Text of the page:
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Nice review! Please, lng-term, try to keep it "clean". Too many deletes/install/uninstall/updates... seems to kill the performance of the cople machines i serviced over the years... But probably you are more carefull then my low-IQ users.. :-P P.S. morning grammar police: it is Safari not Safai :-P (now try to find my mistakes) P.S.2: I can see you are more happy with/since the new place of employment. Glad you made the move.
 

redhat

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Originally Posted By: JHZR2
Spot on. Ive installed OSX 10.12.2 on that core2duo macbook air that Im running, and it is still highly efficient wth resources and runs great. The MBA has only 4GB of ram (but does have an SSD) The only comment Id have is to consider the use of Chrome. Im typing on it right now, but I tried it because firefox is a known memory hog. Chrome is worse. Safari is much more efficient it seems... Good luck! Youll be getting great use out of that machine for a long time to come!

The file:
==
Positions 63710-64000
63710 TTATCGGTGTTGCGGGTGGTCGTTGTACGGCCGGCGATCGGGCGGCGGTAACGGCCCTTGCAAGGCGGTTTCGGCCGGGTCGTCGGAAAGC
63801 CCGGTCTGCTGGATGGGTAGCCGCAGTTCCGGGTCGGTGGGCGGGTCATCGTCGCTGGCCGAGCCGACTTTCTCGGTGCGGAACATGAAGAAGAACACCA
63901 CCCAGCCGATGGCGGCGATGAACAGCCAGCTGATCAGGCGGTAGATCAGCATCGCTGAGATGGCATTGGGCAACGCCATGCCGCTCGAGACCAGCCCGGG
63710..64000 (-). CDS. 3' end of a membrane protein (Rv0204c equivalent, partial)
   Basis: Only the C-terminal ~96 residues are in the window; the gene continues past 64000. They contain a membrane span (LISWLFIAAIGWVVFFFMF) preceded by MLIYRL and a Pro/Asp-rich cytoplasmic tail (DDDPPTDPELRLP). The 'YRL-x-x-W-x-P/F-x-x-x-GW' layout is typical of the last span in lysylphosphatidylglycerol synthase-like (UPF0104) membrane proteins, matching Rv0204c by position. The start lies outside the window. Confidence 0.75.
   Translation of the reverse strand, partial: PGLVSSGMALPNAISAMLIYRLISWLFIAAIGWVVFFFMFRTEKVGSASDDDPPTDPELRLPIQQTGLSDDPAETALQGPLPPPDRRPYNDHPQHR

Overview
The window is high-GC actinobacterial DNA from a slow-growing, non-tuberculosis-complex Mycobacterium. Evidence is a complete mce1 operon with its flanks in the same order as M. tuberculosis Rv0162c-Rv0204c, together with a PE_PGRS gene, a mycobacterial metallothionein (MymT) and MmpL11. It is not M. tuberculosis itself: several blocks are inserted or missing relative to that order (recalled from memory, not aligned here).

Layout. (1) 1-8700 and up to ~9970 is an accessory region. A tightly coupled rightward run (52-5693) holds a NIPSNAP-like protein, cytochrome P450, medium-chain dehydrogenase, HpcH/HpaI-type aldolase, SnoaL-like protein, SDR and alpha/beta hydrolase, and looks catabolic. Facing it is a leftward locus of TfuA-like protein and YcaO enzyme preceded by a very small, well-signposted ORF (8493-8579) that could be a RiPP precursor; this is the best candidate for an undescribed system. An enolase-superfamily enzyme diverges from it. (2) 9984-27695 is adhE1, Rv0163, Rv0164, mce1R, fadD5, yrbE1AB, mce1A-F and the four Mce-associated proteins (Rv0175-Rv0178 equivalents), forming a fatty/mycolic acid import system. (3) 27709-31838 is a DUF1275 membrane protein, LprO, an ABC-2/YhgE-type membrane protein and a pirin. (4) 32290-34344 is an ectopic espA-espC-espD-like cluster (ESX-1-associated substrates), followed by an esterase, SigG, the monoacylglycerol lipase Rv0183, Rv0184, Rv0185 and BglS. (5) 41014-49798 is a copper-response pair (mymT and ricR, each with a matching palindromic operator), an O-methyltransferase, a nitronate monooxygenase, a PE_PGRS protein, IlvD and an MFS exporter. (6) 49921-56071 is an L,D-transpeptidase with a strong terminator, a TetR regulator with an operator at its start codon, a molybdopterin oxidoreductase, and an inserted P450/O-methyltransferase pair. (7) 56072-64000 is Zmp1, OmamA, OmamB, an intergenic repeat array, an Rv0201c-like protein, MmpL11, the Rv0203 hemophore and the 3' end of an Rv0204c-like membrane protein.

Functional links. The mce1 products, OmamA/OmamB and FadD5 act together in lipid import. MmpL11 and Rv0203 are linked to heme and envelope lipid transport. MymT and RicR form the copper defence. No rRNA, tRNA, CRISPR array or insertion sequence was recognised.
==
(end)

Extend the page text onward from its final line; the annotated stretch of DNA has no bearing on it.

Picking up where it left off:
It is great to hear that a C2D MBA is still performing well for you. That really keeps up the momentum that a well aged Mac takes a while (quite a while) before it is taken out of service. Chrome seems to run decent on Windows (maybe because anything is better than IE, Firefox memory is just as bad on Windows, and Edge.... well, we will get into that at a later date), but I do agree that it seems crummy on macOS. I have been using it as it has been a familiarity since migrating from Windows. I will have to put Safari into the daily grind and become one with it. Also, I am probably missing some continuity features between it and my iPhone by using Chrome.